Description Usage Arguments Details Value Warnings References See Also Examples
This function computes the confidence interval (CI) of the coordinates
of a ROC curves with the coords
function.
By default, the 95% CI are computed with 2000 stratified bootstrap replicates.
1 2 3 4 5 6 7 8 9 10 11 12 13 14 15 16 17 18 19 20 21 22  # ci.coords(...)
## S3 method for class 'roc'
ci.coords(roc, x,
input=c("threshold", "specificity", "sensitivity"),
ret=c("threshold", "specificity", "sensitivity"),
best.method=c("youden", "closest.topleft"), best.weights=c(1, 0.5),
best.policy = c("stop", "omit", "random"),
conf.level=0.95, boot.n=2000,
boot.stratified=TRUE,
progress=getOption("pROCProgress")$name, ...)
## S3 method for class 'formula'
ci.coords(formula, data, ...)
## S3 method for class 'smooth.roc'
ci.coords(smooth.roc, x,
input=c("specificity", "sensitivity"), ret=c("specificity", "sensitivity"),
best.method=c("youden", "closest.topleft"), best.weights=c(1, 0.5),
best.policy = c("stop", "omit", "random"),
conf.level=0.95, boot.n=2000,
boot.stratified=TRUE,
progress=getOption("pROCProgress")$name, ...)
## Default S3 method:
ci.coords(response, predictor, ...)

roc, smooth.roc 
a “roc” object from the

response, predictor 
arguments for the 
formula, data 
a formula (and possibly a data object) of type
response~predictor for the 
x, input, ret, best.method, best.weights 
Arguments passed to 
best.policy 
The policy follow when multiple “best” thresholds are returned by 
conf.level 
the width of the confidence interval as [0,1], never in percent. Default: 0.95, resulting in a 95% CI. 
boot.n 
the number of bootstrap replicates. Default: 2000. 
boot.stratified 
should the bootstrap be stratified (default, same number of cases/controls in each replicate than in the original sample) or not. 
progress 
the name of progress bar to display. Typically
“none”, “win”, “tk” or “text” (see the

... 
further arguments passed to or from other methods,
especially arguments for 
ci.coords.formula
and ci.coords.default
are convenience methods
that build the ROC curve (with the roc
function) before
calling ci.coords.roc
. You can pass them arguments for both
roc
and ci.coords.roc
. Simply use ci.coords
that will dispatch to the correct method.
This function creates boot.n
bootstrap replicate of the ROC
curve, and evaluates the coordinates specified by the x
, input
,
ret
, best.method
and best.weights
arguments. Then it computes the
confidence interval as the percentiles given by conf.level
.
For more details about the bootstrap, see the Bootstrap section in this package's documentation.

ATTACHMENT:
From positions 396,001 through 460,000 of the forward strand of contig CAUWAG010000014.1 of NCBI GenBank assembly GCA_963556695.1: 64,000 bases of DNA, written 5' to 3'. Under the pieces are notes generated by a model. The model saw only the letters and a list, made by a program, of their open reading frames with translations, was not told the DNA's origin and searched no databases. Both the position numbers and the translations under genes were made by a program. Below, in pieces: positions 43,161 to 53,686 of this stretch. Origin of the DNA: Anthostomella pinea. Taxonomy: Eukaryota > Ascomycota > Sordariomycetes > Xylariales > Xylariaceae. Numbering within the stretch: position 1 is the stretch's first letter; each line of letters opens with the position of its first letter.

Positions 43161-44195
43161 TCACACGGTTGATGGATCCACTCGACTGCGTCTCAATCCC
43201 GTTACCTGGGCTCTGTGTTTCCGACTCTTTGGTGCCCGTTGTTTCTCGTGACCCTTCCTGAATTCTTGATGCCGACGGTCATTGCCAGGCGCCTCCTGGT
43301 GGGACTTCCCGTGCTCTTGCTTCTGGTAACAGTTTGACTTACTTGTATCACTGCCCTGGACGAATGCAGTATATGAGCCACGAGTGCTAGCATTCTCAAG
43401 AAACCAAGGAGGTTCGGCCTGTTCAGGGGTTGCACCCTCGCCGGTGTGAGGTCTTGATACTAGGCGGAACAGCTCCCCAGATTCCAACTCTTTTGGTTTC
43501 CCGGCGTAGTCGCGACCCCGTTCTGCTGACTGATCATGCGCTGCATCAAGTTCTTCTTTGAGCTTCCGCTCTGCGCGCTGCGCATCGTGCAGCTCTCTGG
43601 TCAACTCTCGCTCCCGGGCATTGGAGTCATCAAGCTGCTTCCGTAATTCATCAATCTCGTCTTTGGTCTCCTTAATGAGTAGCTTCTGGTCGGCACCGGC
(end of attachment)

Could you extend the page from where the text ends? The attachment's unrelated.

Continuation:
A matrix of class “ci.coords”, “ci” and “matrix” (in this order), with the confidence
intervals of the CI. The matrix has 3 columns (lower bound, median and upper bound) and
as many rows as x
* ret
were requested. Rows are sorted by x
and then by ret
and named as “input x: return”.
Additionally, the list has the following attributes:
conf.level 
the width of the CI, in fraction. 
boot.n 
the number of bootstrap replicates. 
boot.stratified 
whether or not the bootstrapping was stratified. 
roc 
the object of class “roc” that was used to compute the CI. 
If boot.stratified=FALSE
and the sample has a large imbalance between
cases and controls, it could happen that one or more of the replicates
contains no case or control observation, producing a NA
area.
The warning “NA value(s) produced during bootstrap were ignored.”
will be issued and the observation will be ignored. If you have a large
imbalance in your sample, it could be safer to keep
boot.stratified=TRUE
.
This warning will also be displayed if you chose best.policy = "omit"
and a ROC curve with multiple “best” threshold was generated
during at least one of the replicates.
James Carpenter and John Bithell (2000) “Bootstrap condence intervals: when, which, what? A practical guide for medical statisticians”. Statistics in Medicine 19, 1141–1164. DOI: 10.1002/(SICI)10970258(20000515)19:9<1141::AIDSIM479>3.0.CO;2F.
Tom Fawcett (2006) “An introduction to ROC analysis”. Pattern Recognition Letters 27, 861–874. DOI: 10.1016/j.patrec.2005.10.010.
Hadley Wickham (2011) “The SplitApplyCombine Strategy for Data Analysis”. Journal of Statistical Software, 40, 1–29. URL: www.jstatsoft.org/v40/i01.
CRAN package plyr, employed in this function.
1 2 3 4 5 6 7 8 9 10 11 12 13 14 15 16 17 18 19 20 21 22 23 24  data(aSAH)
## Not run:
# Syntax (response, predictor):
ci.coords(aSAH$outcome, aSAH$s100b, x="best", input = "threshold",
ret=c("specificity", "ppv", "tp"))
# With a roc object:
rocobj < roc(aSAH$outcome, aSAH$s100b)
ci.coords(rocobj, x=0.9, input = "sensitivity", ret="specificity")
ci.coords(rocobj, x=0.9, input = "sensitivity", ret=c("specificity", "ppv", "tp"))
ci.coords(rocobj, x=c(0.1, 0.5, 0.9), input = "sensitivity", ret="specificity")
ci.coords(rocobj, x=c(0.1, 0.5, 0.9), input = "sensitivity", ret=c("specificity", "ppv", "tp"))
# With a smoothed roc:
rocobj < roc(aSAH$outcome, aSAH$s100b)
ci.coords(smooth(rocobj), x=0.9, input = "sensitivity", ret=c("specificity", "ppv", "tp"))
# Return everything we can:
rets < c("threshold", "specificity", "sensitivity", "accuracy", "tn", "tp", "fn", "fp", "npv",
"ppv", "1specificity", "1sensitivity", "1accuracy", "1npv", "1ppv")
ci.coords(rocobj, x="best", input = "threshold", ret=rets)
## End(Not run)

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